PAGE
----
Do you have an object you would never give up? Something that lives on your wall, your mantle, or buried in the corner of your dresser drawer? Something that evokes a time in your life, a place you miss, or something you hope for? These connections between people and their things are at the heart of the Museum's new installation, Object Stories.
Research has shown that engagement with cultural objects affirms Native American youth's sense of identity, which has been linked to better performance in school and a broad range of other personal positive effects. With nearly 40,000 Native Americans living in the Portland metropolitan area—over half of them under the age of 18—the Museum created an opportunity for a group of NAYA youth to explore their sense of identity and cultural pride through the Museum’s community-based interpretive platform of Object Stories.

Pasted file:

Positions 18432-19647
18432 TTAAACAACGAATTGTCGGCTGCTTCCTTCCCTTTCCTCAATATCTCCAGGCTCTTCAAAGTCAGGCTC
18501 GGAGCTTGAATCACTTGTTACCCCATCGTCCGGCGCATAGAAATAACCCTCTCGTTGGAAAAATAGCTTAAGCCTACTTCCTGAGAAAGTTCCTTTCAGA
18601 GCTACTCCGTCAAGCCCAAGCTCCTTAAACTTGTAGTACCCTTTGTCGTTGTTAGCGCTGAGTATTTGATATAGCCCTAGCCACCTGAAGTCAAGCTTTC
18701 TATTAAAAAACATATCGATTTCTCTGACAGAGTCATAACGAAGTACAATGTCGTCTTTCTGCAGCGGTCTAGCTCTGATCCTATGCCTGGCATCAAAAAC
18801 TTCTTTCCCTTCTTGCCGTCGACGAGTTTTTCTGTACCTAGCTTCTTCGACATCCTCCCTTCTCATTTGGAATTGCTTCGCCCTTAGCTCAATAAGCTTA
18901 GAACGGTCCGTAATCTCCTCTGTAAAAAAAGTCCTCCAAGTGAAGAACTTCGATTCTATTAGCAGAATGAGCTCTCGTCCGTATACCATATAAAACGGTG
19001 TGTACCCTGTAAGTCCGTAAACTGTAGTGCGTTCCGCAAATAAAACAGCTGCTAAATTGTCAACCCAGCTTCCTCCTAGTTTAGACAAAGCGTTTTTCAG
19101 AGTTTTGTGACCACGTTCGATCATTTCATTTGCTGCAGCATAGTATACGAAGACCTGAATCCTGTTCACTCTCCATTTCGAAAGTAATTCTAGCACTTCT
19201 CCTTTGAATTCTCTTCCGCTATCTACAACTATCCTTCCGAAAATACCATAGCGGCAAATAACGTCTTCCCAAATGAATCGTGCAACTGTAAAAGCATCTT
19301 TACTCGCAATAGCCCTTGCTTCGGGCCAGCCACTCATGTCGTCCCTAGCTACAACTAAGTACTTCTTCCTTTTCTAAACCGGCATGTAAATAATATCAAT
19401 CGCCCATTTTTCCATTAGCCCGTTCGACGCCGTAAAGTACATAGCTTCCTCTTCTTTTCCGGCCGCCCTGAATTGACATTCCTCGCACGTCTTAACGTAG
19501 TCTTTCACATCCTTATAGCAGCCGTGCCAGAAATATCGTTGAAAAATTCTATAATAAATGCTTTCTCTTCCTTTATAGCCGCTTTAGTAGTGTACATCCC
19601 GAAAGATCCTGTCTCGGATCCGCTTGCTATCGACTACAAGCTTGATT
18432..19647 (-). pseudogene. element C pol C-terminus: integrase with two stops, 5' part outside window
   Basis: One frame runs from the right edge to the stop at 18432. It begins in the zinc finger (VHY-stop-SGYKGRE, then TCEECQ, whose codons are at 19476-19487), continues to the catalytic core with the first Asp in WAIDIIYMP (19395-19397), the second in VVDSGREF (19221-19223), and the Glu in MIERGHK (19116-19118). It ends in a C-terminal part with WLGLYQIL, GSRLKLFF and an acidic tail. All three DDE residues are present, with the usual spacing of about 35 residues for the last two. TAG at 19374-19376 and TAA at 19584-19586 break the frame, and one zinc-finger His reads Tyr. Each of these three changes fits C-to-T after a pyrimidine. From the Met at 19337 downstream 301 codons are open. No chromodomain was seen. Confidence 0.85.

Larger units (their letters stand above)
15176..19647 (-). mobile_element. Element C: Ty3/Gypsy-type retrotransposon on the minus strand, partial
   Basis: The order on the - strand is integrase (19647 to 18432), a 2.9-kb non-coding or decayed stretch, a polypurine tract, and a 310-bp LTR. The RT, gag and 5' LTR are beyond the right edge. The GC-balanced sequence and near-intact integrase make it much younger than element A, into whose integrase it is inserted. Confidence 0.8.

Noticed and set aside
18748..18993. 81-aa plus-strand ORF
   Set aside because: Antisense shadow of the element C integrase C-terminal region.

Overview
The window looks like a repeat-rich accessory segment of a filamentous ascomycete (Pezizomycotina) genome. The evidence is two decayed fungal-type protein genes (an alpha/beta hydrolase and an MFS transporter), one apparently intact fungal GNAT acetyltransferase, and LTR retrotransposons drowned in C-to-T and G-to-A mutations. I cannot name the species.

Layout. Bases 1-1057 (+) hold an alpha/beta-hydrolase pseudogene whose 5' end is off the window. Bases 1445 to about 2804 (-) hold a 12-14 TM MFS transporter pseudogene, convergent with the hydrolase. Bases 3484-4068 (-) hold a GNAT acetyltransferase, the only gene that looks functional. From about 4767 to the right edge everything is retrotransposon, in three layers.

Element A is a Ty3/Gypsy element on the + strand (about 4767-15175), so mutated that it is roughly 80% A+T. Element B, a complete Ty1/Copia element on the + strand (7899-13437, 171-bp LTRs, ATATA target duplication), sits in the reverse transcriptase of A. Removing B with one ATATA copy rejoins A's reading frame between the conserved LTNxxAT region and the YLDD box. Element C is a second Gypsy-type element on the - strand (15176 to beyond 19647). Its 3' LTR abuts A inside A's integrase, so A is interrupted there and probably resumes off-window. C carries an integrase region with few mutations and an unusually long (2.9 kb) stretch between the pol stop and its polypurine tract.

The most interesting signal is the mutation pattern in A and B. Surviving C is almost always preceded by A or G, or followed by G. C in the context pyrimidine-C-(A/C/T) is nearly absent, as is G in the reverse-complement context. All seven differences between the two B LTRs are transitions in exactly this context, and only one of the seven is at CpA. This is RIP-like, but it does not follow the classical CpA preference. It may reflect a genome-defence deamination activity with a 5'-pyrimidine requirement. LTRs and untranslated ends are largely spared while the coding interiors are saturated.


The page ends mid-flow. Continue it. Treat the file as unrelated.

Each participating student was asked to choose an object from the Museum’s Native American collection that resonated with them in some meaningful way, conduct research on the work, and then record their personal narratives about the artwork. The stories created by Native youth are being presented along with their selected artworks in the Museum’s Object Stories gallery as well as online at objectstories.org.
In addition to the student stories, three Oregon native mentors—including NAYA Cultural Arts Instructors and an elder from the Native community—recorded stories connected to objects in the collection, accessible to visitors via a new iPad listening station in the permanent collection galleries where these objects are on view.
The experiences and stories that are part of the "Listening to the Ancestors" project offer an alternative perspective on these beautiful works of Native American art and provide an avenue for understanding historic Native art in the context of the modern urban, Indian experience.
You can find the stories for this project by entering “NAYA” into the Search field at objectstories.org.